The next time he is shown was among a large team of super villains formed by the Wonder Woman villain Devastation. An enemy of Cassie Sandsmark, Devastation formed the group to battle the now disbanded Young Justice.
The sophisticated thief re-imagined by Jimenez was subsequently written as an entirely different personality, much deadlier and obsessive.
Bend appeared during the Infinite Crisis storyline as a member of the Secret Society of Super Villains who were operating in the East End of Gotham City. Catwoman infiltrated the team pretending to be a villain again to get close to the Society. Bend discovered her discussing her plan to double-cross the Society and attacked her, shooting her in the stomach and stabbing her in the head with a triangle-shaped blade. However, the Catwoman the Angle Man "killed" was in fact a new Clayface whom Catwoman had recently encountered and asked for help. The real Catwoman appeared and, during her attack on the villains, beat Bend savagely with a baseball bat.
One Year Later, Selina Kyle has given up her mantle as Catwoman after having a child. Her associate and friend Holly Robinson has taken over the Catwoman persona. Bend, now obsessed with Catwoman and bent on revenge, has targeted Holly, not realizing that he is going after the wrong person. He has since been defeated by Holly once (the brutal fight was caught on tape), but has been approached by a new villain calling himself the Film Freak, apparently a successor to the deceased Batman villain of the same name. When Film Freak deduces Selina's secret identity the two villains launch an attack on her apartment. In the wake of this he even threatens to kill Selina's baby and to give her secret identity away to other villains. These plans are, however, thwarted when Selina calls in Zatanna, who performs another mindwipe on the two men. This results in Angle Man forcibly confessing his crimes to Gotham Police after reminiscing about his more glorious days as a supervillain.
Angelo next appears as an ally of Circe who has emmassed a large team of villains to attack Wonder Woman. He informs Diana that Circe has amplified his powers and uses his Angler to replicate itself as a projectile stabbing tool. He and his teammates are about to subdue Wonder Woman when she is rescued by a large group of the Amazon's allies. Angle Man is rendured unconscious by Robin in hand-to-hand combat and is then arrested under the authority of the Department of Metahuman Affairs. After Angle Man's incarceration has been processed his Anglers are taken by Nemesis and placed in government confiscation.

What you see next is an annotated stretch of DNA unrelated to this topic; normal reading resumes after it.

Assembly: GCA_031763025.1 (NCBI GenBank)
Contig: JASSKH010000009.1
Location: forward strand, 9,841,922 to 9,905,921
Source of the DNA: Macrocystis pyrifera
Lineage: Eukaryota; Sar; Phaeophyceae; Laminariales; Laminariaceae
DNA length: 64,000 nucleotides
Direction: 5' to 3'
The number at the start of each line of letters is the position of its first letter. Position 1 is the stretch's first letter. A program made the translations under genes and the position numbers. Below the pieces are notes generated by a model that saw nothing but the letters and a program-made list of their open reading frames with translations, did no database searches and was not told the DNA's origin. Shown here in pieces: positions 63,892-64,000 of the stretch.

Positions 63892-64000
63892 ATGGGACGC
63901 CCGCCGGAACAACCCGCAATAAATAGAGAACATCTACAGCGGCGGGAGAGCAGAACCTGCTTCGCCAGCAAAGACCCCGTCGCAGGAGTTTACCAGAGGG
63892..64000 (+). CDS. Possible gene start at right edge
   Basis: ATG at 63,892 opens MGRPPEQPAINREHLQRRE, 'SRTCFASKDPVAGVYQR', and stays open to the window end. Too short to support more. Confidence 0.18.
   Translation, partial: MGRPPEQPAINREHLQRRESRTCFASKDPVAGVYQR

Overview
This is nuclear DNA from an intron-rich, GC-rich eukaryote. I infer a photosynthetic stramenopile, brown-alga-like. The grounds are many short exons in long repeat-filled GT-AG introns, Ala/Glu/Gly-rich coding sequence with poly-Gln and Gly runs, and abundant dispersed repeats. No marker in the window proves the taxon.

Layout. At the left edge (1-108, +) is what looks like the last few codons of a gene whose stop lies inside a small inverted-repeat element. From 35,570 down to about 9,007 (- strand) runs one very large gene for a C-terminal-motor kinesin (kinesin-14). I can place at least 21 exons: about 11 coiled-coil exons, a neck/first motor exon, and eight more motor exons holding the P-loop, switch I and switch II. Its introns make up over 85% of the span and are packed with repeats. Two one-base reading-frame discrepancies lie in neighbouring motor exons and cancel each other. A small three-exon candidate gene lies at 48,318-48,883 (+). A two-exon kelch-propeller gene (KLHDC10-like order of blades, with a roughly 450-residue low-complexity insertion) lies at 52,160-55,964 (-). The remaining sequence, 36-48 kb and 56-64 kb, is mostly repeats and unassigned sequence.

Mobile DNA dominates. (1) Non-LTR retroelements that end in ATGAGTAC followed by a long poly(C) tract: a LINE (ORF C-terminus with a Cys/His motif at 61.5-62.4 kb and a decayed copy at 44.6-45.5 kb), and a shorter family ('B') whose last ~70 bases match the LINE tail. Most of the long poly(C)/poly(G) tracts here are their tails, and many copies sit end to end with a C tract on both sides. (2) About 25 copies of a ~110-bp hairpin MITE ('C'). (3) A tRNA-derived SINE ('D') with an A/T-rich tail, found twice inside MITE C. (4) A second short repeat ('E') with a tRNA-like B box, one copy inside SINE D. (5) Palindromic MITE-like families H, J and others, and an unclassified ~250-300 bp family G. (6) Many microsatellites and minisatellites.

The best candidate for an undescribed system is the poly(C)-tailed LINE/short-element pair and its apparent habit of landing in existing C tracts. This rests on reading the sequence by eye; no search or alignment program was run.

In other media
- In Justice League Unlimited, Angle Man appears as a member of the Secret Society and makes several non-speaking appearances in the series final season. Angle Man had one line in the episode "The Great Brain Robbery" voiced by an uncredited Phil LaMarr. He is a member of the Grodd/Luthor Secret Society in the episode Alive.
- Angle Man appears in the Batman: The Brave and the Bold episode "Joker: The Vile and the Villainous." He is seen in a bar where the bad guys hang out.
- In Scribblenauts Unmasked: A DC Comics Adventure, Angle Man is one of the thousands of characters that can be summoned by the player.
- Angle Man appeared in the All-New Batman: The Brave and the Bold comic book series (which is based on the animated series of the same name). He was seen with the other Wonder Woman villains (consisting of Amoeba Man, Blue Snowman, Cheetah, Crimson Centipede, Fireworks Man, Mouse Man, and Paper-Man).
- Jimenez, Phil (2008). "Angle Man". In Dougall, Alastair. The DC Comics Encyclopedia. London: Dorling Kindersley. p. 15. ISBN 0-7566-4119-5.
- Secret Society of Super-Villains Special #1
- "Wonder Woman" #323
- Crisis on Infinite Earths #11
- Flash Vol. 2, #154
- Wonder Woman Vol. 2, #178-187
- Titans/Young Justice: Graduation Day #3
- Young Justice #47–51
- Catwoman Vol. 3, #46–49
- Catwoman Vol. 3, #53-58
- Wonder Woman Annual #1 (Vol. 3)
- All-New Batman: The Brave and the Bold #4
- Beatty, Scott (2009). Wonder Woman: The Ultimate Guide To The Amazon Princess. Dorling Kindersley Publishing. pp. 96–97. ISBN 0-7894-9616-X.